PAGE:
“Ask very detailed, thoughtful questions so you understand the risks and rewards of the new model,” he says. “For example: What products and services have they purchased and when? What is their readiness level? What is their appetite for new, nimble solutions versus established, proven programs?”

“I would question where they are putting the money and what's going to happen to my service,” says Korn. “One of the biggest complaints in the corporate wellness world is that the service isn't there.”

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“This year and next will be the years of the merger in the wellness industry. Gobble or be gobbled.”

Albrecht outlines the following best practices corporate wellness buyers should focus on in an unsteady environment.

1. Prioritize your needs as an organization. What major issue is your organization trying to solve? In a crowded market, many challenges and solutions exist — but you need to prioritize what’s critical to your success. What key capabilities do you need to meet your overarching business goals? What features aren’t as important?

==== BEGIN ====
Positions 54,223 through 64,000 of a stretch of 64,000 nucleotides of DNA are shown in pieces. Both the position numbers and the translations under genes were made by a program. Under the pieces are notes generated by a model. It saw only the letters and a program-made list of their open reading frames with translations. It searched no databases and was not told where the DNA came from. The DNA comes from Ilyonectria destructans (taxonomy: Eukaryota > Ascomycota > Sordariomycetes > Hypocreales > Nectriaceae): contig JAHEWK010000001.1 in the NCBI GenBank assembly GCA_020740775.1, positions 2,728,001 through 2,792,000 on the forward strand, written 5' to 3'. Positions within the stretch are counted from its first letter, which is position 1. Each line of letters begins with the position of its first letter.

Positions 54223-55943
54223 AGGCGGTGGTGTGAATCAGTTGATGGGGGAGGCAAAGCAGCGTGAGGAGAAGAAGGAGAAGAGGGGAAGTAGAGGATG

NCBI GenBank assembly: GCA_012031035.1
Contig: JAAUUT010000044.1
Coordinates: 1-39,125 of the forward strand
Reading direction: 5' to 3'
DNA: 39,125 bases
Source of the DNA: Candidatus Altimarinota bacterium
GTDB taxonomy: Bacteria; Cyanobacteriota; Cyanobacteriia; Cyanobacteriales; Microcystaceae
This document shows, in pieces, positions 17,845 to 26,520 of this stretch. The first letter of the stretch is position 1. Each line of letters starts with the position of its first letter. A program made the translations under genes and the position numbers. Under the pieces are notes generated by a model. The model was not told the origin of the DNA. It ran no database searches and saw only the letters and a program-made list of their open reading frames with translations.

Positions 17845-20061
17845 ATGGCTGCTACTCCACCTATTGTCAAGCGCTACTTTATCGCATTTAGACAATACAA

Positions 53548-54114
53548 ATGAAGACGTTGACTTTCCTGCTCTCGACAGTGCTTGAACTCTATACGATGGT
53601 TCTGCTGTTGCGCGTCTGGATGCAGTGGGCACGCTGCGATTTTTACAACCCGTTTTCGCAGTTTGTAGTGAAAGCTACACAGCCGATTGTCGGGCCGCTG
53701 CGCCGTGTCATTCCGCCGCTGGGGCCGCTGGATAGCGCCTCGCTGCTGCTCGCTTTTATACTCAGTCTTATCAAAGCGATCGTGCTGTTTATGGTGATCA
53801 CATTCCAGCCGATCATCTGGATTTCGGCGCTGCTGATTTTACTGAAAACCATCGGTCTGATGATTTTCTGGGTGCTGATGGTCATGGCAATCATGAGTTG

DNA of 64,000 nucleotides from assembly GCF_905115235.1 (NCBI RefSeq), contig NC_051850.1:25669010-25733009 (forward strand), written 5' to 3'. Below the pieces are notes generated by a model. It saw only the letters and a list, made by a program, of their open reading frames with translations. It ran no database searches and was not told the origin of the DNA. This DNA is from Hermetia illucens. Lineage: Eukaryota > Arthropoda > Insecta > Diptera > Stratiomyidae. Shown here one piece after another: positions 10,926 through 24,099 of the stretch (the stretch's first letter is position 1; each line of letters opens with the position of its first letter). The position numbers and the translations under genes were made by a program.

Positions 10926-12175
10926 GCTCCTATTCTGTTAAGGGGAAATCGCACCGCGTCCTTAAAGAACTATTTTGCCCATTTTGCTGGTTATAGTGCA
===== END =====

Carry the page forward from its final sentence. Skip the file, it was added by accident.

2. Address those needs. This seems obvious, but broader platforms often lure buyers into making decisions that compromise on critical areas. The solution you choose should have excellent bench strength in your highest priority area. If your main goal is improving employee well-being, look for a partner that specializes in it — not a benefits provider with one small well-being feature.

3. Consider integration capabilities instead of one-size-fits-all. One positive development of the consolidation phase is that companies want to make it easy for you to connect with all of your vendors. Choose the (integration-ready) one you love — and customize it to meet your own unique needs.

Even if your wellness vendors have not been involved in recent high profile acquisitions and sales, chances are it may be only a matter of time. “We are always looking at what our clients need and to see if other companies are a good fit for our platform,” says Boyce.

Albrecht absolutely expects to see further mergers and he believes it will come in waves. “I think the key reason there is consolidation is the main players are seeing what a huge opportunity we have in this country to make people healthier,” he says. “And as the impact of wellness programs on the workforce is better understood, more buyers are attracted into the mix.”

Korn says, “This year and next will be the years of the merger in the wellness industry. Gobble or be gobbled.”